Thursday, September 17, 2009

Rock novel from Paradise writer hits all the right chords


According to an author's note, Chad Peery played "bass guitarist for John Kay & Steppenwolf, and Fleetwood Mac's Bob Welch." His rock reminiscences appear on his Web site,, and it's clear that Peery has had an exceedingly full life. Now he can add "novelist."

With a rock sensibility and unbounded imagination, Peery takes his characters into uncharted territory, and back. In "Smoking Jimi" ($14.95 in paper from CreateSpace, available locally at Lyon Books and Made In Chico) former "Jammies" 70's guitarist Brad Wilson (now a photographer) is sucked back into playing by a most bizarre offer.

It's 1999. Ex-band-manager Mitch Damian shows up with a million dollar offer to get the band back together and play for an eccentric millionaire in South America. Wilson is skeptical, since thirty years ago Damian had absconded with the money from the band's record deal. Part of the fun in the first half of the novel is how ne'er-do-well Damian, with Brad's reluctant assistance, actually gets the group together--or what's left of it. One had committed suicide (no help there); another had become a monk and a third, whacked out on drugs, had joined a survivalist compound in Colorado.

Wilson picks up a guitar: "I pressed the whammy bar to dip the pitch of the strings, and it snapped back into perfect tune, unlike my old Stratocaster. . . . What a thrill to play again, and to have a reason for playing again." Later, when the band actually makes it to Pablo Lupa's estate, the music flows (Lupa has spiked the punch), and Wilson looks for words: "How I had forgotten the magic, when your body, mind and soul become the music, flowing in a beautiful ribbon. . . . Finally, I hit one last, sustained note, and then allowed it to descend slowly like a waterfall over a bridge of rainbows."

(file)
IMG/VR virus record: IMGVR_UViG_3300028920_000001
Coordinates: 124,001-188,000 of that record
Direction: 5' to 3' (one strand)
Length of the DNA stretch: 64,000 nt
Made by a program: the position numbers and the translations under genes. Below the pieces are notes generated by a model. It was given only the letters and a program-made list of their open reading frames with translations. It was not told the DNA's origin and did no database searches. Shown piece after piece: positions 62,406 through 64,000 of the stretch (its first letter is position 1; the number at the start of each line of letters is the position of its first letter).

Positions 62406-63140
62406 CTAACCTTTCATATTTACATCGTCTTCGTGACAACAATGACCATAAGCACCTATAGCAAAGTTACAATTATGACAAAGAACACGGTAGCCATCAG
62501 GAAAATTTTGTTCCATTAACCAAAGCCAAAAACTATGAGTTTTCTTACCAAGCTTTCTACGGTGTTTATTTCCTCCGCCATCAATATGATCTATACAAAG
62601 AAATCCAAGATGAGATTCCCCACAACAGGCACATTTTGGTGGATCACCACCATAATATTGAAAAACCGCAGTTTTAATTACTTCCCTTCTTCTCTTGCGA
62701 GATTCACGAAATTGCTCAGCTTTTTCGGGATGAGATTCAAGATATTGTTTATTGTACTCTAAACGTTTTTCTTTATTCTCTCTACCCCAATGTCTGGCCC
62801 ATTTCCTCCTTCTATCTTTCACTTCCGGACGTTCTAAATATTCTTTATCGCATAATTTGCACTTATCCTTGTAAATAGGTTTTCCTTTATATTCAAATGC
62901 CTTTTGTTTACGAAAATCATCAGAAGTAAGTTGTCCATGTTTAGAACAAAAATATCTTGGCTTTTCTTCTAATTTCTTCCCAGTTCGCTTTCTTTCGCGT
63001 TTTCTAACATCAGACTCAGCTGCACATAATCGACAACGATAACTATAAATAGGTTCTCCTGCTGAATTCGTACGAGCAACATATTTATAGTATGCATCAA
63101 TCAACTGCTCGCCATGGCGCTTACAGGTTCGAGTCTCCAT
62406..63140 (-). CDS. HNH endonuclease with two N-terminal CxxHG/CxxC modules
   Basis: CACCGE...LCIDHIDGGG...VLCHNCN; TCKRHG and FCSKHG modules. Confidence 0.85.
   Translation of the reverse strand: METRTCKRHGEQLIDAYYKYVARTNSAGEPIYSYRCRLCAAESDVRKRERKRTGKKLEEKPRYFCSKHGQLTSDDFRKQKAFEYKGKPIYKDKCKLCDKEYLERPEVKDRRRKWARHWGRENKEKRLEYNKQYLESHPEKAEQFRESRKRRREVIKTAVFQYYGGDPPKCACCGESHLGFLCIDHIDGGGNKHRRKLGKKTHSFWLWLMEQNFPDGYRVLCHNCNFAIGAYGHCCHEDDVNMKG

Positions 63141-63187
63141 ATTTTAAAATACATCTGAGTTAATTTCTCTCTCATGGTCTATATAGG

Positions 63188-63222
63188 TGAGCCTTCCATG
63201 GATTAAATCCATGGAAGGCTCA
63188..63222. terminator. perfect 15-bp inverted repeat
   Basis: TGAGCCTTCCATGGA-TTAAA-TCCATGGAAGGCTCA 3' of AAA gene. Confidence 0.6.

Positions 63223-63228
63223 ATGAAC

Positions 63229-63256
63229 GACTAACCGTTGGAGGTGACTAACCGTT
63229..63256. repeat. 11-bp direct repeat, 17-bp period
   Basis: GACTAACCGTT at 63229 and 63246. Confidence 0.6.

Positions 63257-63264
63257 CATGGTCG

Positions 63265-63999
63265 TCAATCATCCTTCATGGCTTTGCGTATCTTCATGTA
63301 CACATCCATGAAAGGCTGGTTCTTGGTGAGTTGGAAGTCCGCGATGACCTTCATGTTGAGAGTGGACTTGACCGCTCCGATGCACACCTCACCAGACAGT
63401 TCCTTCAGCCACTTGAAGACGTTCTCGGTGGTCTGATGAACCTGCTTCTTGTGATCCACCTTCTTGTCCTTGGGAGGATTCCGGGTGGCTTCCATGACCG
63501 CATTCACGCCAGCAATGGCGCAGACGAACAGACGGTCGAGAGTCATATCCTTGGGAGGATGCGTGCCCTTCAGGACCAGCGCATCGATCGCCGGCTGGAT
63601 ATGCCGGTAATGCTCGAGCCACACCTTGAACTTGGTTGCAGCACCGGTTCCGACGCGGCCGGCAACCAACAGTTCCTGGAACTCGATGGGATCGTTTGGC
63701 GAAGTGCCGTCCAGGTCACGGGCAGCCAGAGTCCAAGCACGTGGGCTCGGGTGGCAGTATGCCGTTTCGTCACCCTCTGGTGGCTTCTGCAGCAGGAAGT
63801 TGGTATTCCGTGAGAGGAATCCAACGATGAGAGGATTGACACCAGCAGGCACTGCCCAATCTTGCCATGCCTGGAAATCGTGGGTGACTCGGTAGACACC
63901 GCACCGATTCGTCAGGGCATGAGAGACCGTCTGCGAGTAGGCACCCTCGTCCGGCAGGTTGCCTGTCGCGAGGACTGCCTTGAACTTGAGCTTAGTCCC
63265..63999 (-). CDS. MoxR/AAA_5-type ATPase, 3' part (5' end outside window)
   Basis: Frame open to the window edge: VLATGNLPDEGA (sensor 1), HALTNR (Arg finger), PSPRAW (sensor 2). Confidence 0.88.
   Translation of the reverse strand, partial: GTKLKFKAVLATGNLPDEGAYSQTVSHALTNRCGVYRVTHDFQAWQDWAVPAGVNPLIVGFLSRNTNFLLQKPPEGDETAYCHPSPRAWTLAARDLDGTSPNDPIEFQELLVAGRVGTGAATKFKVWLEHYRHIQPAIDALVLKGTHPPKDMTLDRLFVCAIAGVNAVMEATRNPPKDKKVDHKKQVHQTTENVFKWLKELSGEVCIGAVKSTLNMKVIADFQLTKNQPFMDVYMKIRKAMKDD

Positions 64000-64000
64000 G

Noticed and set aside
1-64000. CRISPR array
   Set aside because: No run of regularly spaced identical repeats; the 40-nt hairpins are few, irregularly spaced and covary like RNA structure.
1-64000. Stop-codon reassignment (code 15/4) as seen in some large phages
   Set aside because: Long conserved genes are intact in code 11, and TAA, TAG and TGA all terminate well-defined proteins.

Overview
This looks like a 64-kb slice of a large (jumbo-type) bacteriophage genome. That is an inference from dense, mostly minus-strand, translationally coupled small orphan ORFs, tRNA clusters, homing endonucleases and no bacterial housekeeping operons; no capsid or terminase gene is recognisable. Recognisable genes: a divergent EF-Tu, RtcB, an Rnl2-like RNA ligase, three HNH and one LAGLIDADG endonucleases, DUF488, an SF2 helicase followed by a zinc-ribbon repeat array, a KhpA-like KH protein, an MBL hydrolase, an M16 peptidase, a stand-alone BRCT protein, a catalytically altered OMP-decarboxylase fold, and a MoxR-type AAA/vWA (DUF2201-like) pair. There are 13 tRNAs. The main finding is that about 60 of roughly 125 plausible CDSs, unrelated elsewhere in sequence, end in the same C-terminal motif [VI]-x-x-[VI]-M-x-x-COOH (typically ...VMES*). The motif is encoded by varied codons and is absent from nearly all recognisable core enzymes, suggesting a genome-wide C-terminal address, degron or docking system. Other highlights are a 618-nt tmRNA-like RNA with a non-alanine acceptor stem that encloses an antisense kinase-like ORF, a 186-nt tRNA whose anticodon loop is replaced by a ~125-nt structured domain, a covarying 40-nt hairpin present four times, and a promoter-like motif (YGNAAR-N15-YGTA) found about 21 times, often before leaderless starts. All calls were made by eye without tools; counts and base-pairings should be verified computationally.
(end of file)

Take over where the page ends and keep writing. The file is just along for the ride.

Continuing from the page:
Pablo Lupa takes "smoking Jimi" literally and all seems over for the band when Lupa's real intentions are revealed, the compound is engulfed in military conflict, and Wilson mourns a lost lover. But the story is not yet over, and Peery has produced a hilarious, improbable stew of oddball personalities enmeshed in music, madness and mystery, and love that rocks the world.

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